The Buffoonery Syndrome

Now and then I come across bits of theory that help me enormously to understand my own behavior and practices.

Here’s something from “A Fool’s Discourse” by Mady Schutzman in The Ends of Performance eds. Phelan & Lane, NYU Press 1998.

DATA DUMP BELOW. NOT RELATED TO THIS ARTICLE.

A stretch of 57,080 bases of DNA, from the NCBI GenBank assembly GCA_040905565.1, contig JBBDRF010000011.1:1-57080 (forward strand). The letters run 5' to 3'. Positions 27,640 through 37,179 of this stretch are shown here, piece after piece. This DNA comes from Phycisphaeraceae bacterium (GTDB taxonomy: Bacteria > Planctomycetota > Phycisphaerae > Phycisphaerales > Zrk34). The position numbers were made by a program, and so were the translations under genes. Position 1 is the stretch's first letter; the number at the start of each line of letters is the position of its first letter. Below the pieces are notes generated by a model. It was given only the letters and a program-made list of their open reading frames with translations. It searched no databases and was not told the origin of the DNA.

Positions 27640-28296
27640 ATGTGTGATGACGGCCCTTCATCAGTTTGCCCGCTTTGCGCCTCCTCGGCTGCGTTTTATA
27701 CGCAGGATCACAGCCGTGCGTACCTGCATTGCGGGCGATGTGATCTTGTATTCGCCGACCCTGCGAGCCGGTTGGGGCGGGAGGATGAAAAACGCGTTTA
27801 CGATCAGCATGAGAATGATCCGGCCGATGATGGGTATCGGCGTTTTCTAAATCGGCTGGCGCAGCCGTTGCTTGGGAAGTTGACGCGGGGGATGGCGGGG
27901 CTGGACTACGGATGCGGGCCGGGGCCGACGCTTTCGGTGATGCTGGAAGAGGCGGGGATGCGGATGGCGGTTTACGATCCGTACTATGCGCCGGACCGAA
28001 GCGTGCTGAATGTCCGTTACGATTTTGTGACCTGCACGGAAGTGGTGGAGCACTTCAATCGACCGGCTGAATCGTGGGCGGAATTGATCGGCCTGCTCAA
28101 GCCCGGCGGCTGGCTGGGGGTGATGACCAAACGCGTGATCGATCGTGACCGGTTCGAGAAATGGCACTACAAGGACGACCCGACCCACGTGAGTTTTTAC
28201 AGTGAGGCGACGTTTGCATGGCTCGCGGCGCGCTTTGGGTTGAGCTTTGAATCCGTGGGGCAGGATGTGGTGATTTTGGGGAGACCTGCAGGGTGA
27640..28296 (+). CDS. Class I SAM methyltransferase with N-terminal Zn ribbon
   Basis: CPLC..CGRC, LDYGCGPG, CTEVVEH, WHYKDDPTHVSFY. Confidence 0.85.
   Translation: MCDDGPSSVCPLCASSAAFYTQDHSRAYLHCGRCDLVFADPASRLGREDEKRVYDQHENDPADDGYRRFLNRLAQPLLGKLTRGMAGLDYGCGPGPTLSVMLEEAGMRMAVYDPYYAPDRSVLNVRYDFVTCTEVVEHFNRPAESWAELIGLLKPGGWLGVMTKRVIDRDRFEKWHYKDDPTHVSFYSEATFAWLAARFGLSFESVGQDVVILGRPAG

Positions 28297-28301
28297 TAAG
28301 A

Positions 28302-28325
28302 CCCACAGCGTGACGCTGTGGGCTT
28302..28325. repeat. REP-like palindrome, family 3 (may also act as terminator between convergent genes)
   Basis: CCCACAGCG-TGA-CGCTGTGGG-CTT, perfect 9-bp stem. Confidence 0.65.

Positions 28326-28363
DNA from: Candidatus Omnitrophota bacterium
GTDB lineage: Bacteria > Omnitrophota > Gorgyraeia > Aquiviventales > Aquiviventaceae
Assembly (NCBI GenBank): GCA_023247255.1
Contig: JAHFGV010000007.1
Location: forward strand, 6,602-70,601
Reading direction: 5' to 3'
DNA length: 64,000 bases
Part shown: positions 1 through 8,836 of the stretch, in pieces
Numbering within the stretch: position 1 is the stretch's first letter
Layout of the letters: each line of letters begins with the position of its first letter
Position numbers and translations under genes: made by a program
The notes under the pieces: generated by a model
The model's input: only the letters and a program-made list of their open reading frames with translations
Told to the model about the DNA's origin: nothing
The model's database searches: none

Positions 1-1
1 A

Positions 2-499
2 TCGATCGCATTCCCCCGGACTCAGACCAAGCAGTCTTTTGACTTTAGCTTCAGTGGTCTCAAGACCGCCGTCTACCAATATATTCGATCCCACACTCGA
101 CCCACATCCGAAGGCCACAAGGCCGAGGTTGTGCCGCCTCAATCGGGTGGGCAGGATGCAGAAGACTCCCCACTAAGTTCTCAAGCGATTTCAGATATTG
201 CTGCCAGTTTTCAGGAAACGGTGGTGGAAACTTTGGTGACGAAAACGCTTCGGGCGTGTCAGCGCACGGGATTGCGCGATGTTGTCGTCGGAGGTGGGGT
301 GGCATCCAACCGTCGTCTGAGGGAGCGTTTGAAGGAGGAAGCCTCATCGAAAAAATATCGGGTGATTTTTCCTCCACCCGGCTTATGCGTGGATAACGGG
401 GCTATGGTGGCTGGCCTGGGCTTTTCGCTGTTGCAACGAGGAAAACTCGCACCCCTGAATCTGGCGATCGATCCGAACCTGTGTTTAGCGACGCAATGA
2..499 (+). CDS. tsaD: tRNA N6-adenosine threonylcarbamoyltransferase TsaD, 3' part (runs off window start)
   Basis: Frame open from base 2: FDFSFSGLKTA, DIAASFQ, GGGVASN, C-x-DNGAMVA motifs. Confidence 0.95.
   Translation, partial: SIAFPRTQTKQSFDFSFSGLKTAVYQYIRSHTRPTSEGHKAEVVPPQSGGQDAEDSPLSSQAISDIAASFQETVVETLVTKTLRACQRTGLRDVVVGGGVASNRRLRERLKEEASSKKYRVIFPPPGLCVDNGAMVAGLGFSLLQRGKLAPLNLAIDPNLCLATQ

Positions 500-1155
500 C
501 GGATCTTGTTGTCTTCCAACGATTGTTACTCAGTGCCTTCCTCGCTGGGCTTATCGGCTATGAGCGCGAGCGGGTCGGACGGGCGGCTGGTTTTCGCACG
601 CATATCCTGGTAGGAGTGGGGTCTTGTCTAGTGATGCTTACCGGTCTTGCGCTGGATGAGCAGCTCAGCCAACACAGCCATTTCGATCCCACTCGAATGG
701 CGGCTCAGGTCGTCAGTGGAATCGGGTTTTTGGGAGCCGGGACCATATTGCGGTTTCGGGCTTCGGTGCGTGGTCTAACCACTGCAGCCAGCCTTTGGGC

After a century of neurasthenia, fainting, and “the vapors,” it is widely known that the predominant “new” female malady in the late nineteenth century was hysteria. But perhaps less well known is that Jean Martin Charcot, the French neurologist who degined hysteria and charted its “phases” in photographic tableaux, named the second phase of hysteria “the phase of clownism,” or the buffoonery syndrome. It was characterized by a seried of protracted movements and grand gestures that closely resemble the gestures of heightened exhilaration displayed n today’s popular fashion advertising. A woman so delighted by her hose is literally lifted off her feet into an impossible posture of glee; another dons her polka dots and blows her tuba in the streets in tribute to her newfound soft drink. Irrepressible joy an d ecstatic uprisings erupt constantly over new fragrances. Women perform sheer energy, broadcasting the infinite potential to be preposterous and making a bizarre and yet enticing show of the violation of the female image. In corporeal expletives and exclamations, the hysteric (of both medical science and contemporary advertising) embodies the gender disorders of the social body and simultaneously screams her distress. Her excessive visual presence both disguises and disclaims her assigned absence within the social sphere. Put yet another way, in her overstated assumption of the mask of femininity, she indicts the very power politics that her body economy suffers. She plays the clown.

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